Fiji is an island paradise tourist destination for Australians, and every year hundreds of thousands make holiday plans to visit. Because so many Australians visit each year and because Fiji is a different climate and environment it is important to get properly vaccinated and to minimise the risk of infectious diseases or illnesses spreading in Fiji or when you arrive back home.
This page contains vaccination advice for travel to Fiji, but it should be considered general advice only and is not a substitute for professional medical advice, as you would get during your appointment with the Travel Vaccination Clinic. Book an appointment today or call (02) 8257 3385 to discuss your upcoming trip to Fiji and any vaccinations or health issues that should be covered. The doctors at the Travel Vaccination Clinic can give you advice that is tailored to your own health history and your travels plans, and recommend a suitable course of action.
What vaccinations are needed for travel to Fiji?
There are various food and water-borne illnesses that can be passed on to you if you are travelling in Fiji, as well as diseases including hepatitis. For this reason it is recommended to at least consider the following vaccinations before you travel. When you are vaccinated properly you can enjoy your time in Fiji, and be involved in the local culture knowing that the risk of contracting a serious preventable illness is as low as possible.
Typhoid and hepatitis A in Fiji
Typhoid, also known as typhoid fever, can be passed on through contaminated food or water, and outbreaks have been known to occur in Fiji in recent years. It is extremely important to get vaccinated before any outbreak occurs, because at the time of an outbreak it may be too late for the vaccine to take hold. The typhoid vaccine can be given in a single shot, together with the hepatitis A vaccine and lasts a number of years once given.
Hepatitis A is a liver disease that can be transmitted through food and water where bacteria from the feces of an infected person may pass to another person. This would usually be in unsanitary conditions, where proper hand washing is not practiced, or through sexual contact. It can also happen where vegetables, fruits or seafood have been harvested, washed or treated in contaminated water though. There is not an elevated risk of hepatitis A in Fiji, however hepatitis A is one of the most common preventable diseases contracted throughout the world, so vaccination is generally advised.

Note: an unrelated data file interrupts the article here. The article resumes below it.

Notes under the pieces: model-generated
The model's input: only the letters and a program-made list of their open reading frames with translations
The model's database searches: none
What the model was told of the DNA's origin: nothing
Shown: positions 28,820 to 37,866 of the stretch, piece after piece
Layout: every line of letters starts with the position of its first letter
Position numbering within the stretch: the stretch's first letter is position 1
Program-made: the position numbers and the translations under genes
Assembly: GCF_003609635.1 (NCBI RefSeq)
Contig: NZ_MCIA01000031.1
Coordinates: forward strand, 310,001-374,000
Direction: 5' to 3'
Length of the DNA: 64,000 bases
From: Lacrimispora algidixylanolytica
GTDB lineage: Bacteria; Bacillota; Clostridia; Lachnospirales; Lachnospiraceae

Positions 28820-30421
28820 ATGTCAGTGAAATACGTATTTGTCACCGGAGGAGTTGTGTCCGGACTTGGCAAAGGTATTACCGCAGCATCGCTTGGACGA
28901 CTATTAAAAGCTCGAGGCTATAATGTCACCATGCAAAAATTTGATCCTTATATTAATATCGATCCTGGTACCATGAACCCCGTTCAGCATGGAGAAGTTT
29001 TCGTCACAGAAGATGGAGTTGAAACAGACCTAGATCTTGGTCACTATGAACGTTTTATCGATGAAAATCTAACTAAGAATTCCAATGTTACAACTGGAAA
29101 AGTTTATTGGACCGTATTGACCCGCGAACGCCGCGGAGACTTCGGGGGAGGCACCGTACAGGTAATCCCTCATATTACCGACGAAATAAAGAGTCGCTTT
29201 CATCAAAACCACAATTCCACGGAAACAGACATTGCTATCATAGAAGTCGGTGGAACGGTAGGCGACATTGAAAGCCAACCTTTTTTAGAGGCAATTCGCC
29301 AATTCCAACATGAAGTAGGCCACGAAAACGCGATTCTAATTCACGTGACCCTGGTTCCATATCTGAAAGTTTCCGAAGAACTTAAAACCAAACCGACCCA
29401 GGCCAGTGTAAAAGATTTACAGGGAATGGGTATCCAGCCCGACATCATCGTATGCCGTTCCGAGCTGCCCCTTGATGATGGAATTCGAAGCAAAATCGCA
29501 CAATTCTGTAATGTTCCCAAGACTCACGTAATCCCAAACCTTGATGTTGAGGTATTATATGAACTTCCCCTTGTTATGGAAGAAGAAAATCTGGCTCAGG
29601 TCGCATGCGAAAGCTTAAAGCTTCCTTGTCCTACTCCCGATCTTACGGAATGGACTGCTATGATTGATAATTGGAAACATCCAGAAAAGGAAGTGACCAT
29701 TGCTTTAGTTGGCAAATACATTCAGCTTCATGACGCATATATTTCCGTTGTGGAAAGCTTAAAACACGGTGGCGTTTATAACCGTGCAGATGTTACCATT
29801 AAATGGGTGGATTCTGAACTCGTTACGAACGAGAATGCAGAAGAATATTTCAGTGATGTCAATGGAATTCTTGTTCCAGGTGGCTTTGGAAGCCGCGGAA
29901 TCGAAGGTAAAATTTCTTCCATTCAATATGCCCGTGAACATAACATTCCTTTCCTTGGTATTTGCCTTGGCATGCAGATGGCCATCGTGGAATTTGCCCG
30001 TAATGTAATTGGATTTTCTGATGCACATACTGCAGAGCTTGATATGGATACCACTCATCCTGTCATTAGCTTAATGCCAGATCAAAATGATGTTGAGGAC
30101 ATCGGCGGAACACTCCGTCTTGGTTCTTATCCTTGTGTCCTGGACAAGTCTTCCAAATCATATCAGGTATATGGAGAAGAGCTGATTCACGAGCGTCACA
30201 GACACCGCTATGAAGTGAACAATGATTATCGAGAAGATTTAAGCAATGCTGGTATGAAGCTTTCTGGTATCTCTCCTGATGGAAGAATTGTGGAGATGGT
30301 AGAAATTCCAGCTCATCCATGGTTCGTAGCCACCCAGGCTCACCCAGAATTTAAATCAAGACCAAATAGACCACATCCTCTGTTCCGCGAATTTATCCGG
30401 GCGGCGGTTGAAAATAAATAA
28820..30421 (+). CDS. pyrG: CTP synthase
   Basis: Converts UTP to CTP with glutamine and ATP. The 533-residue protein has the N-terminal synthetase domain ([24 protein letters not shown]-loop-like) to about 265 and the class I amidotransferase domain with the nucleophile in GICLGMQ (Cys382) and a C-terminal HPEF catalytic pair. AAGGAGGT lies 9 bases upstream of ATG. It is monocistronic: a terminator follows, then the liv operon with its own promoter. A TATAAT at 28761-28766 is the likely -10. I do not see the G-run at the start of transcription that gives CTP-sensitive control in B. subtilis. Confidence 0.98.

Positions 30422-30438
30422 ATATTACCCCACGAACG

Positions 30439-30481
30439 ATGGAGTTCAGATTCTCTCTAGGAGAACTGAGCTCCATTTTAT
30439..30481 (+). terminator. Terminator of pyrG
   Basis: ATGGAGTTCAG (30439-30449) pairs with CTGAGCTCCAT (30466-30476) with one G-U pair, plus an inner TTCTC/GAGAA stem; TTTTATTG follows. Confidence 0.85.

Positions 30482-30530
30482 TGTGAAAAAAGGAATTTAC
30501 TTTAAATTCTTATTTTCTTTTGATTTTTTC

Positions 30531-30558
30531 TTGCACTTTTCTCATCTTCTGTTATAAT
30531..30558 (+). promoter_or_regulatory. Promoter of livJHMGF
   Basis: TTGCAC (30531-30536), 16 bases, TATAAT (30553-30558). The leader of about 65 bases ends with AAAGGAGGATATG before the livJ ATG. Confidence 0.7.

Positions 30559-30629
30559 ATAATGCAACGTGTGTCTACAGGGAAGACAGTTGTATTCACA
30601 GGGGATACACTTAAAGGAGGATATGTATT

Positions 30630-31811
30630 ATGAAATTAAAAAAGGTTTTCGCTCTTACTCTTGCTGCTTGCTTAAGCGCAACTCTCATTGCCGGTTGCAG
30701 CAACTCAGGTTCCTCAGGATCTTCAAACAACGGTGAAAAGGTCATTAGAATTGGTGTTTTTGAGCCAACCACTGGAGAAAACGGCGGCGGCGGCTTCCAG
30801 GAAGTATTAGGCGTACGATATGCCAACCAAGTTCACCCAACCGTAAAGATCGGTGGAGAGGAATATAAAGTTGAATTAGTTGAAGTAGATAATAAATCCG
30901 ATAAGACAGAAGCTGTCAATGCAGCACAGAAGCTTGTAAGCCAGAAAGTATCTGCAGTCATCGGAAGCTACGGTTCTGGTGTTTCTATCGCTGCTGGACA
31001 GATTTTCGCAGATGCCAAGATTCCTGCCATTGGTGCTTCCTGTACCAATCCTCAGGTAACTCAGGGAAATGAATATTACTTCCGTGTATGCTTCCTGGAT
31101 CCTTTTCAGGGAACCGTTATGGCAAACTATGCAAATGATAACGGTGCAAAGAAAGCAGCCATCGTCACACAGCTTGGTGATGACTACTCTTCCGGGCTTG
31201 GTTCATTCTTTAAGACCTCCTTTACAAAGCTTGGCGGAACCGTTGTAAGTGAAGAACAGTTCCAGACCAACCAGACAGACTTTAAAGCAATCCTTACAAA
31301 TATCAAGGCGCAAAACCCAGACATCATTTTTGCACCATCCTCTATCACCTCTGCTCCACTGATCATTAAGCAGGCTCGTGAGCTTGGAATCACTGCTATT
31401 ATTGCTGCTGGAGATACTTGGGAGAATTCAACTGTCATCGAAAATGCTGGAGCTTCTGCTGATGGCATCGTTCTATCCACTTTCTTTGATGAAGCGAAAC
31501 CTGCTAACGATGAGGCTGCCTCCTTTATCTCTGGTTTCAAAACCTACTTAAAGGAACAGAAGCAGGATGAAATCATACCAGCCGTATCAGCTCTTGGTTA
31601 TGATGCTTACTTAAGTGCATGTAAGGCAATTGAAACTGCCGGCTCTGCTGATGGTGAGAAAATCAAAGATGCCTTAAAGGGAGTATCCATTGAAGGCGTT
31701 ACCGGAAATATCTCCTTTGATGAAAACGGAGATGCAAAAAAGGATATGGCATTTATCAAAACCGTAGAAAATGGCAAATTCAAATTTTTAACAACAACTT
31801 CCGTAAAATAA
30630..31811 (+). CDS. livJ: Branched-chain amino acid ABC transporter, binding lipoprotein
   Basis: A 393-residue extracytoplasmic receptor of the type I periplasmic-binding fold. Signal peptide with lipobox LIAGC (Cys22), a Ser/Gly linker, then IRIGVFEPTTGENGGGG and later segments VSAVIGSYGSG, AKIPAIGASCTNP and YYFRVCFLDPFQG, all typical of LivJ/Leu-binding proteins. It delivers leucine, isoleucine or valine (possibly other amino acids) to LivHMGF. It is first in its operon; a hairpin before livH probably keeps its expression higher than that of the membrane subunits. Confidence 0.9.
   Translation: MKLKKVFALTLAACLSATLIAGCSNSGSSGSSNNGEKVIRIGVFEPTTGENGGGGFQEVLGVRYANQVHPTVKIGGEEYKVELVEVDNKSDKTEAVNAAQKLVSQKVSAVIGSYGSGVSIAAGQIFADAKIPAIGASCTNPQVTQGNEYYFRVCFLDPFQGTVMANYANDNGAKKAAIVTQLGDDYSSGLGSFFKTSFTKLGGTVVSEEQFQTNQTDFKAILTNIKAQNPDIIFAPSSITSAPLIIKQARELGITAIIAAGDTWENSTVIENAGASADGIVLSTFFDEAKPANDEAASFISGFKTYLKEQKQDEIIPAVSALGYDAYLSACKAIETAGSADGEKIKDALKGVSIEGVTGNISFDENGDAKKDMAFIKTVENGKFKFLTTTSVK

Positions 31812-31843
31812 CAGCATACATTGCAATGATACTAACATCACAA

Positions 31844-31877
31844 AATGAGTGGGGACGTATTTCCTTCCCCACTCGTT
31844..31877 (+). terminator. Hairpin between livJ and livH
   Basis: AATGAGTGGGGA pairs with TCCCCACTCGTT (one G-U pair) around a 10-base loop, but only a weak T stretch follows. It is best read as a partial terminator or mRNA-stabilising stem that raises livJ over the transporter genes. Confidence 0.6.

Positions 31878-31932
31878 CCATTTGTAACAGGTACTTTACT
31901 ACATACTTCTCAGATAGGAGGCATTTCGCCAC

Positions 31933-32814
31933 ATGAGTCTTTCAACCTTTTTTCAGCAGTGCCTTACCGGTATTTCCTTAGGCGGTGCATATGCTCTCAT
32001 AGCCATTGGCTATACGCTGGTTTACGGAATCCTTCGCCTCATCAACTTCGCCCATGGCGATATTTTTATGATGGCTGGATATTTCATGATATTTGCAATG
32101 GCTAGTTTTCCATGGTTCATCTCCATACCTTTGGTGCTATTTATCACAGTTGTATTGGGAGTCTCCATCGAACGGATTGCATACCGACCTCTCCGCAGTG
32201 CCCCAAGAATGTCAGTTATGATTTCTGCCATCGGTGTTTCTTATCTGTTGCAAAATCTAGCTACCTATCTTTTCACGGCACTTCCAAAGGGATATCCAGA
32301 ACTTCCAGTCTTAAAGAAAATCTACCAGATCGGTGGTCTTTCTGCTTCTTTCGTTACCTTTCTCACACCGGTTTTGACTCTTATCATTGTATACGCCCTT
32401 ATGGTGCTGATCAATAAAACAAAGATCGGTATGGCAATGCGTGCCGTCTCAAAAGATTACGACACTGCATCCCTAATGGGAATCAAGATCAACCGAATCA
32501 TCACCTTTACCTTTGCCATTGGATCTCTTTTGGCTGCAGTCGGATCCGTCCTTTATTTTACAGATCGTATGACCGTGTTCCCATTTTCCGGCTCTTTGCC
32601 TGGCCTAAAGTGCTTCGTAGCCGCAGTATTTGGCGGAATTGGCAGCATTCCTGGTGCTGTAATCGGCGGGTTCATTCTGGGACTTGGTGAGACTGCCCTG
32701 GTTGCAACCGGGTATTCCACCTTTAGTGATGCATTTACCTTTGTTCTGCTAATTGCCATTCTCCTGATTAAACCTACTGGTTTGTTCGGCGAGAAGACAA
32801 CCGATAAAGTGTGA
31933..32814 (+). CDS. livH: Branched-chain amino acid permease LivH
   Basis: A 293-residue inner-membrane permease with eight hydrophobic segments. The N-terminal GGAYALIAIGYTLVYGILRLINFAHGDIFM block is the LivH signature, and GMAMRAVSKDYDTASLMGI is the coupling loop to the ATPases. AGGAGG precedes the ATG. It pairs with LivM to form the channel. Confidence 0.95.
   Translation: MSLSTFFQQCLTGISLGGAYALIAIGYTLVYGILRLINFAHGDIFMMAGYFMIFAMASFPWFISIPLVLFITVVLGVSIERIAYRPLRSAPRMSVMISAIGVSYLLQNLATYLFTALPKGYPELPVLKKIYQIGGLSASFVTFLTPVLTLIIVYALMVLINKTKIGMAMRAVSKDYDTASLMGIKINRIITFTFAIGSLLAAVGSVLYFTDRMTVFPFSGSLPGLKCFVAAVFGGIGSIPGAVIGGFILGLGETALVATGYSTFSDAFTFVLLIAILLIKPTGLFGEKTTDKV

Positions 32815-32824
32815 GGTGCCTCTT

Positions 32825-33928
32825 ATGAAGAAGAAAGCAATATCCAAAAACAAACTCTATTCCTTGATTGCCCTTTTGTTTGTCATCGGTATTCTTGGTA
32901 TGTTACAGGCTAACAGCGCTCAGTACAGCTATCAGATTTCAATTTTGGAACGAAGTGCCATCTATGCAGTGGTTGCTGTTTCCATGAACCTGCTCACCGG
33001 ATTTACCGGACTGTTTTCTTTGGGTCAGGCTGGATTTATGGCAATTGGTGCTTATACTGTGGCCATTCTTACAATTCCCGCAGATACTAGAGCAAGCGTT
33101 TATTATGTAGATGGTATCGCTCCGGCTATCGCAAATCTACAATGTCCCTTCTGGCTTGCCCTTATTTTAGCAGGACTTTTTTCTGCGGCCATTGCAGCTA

It is also generally advised to get the vaccine against typhoid and hepatitis A in one because there is still a chance that it can be transmitted – especially to those who eat local seafood and produce, and do not confine themselves to large hotels or cruise ships while in Fiji. The Travel Vaccination Clinic doctor can let you know whether this vaccine is suitable and provide it during your consultation.
The joint vaccine lasts a number of years once given, so can also protect you during future travels and help reduce the risk of spread of typhoid and/or hepatitis A.
Hepatitis B is another liver disease that can be passed from person to person, but via contact of bodily fluids. This means that anyone planning to get a tattoo or piercing while in Fiji, or carry on a sexual relationship, should seriously consider getting vaccinated. For further general information on hepatitis B, you should visit the hepatitis B page before making your appointment.
You may also be recommended the hepatitis B vaccine if you do not intend to do any of the activities listed above while there, so it is worth speaking to the doctor about all of your travel plans and your general health before deciding whether to get it. Contact the Travel Vaccination Clinic to make an appointment and discuss your needs.
Is there a risk of contracting yellow fever in Fiji?
There is no indication of Yellow Fever in Fiji, and if you arrive in Fiji within 10 days of having visited a country with a risk of yellow fever you may be required to produce proof of vaccination. For more information, ask the doctor during your appointment and read the yellow fever vaccination page.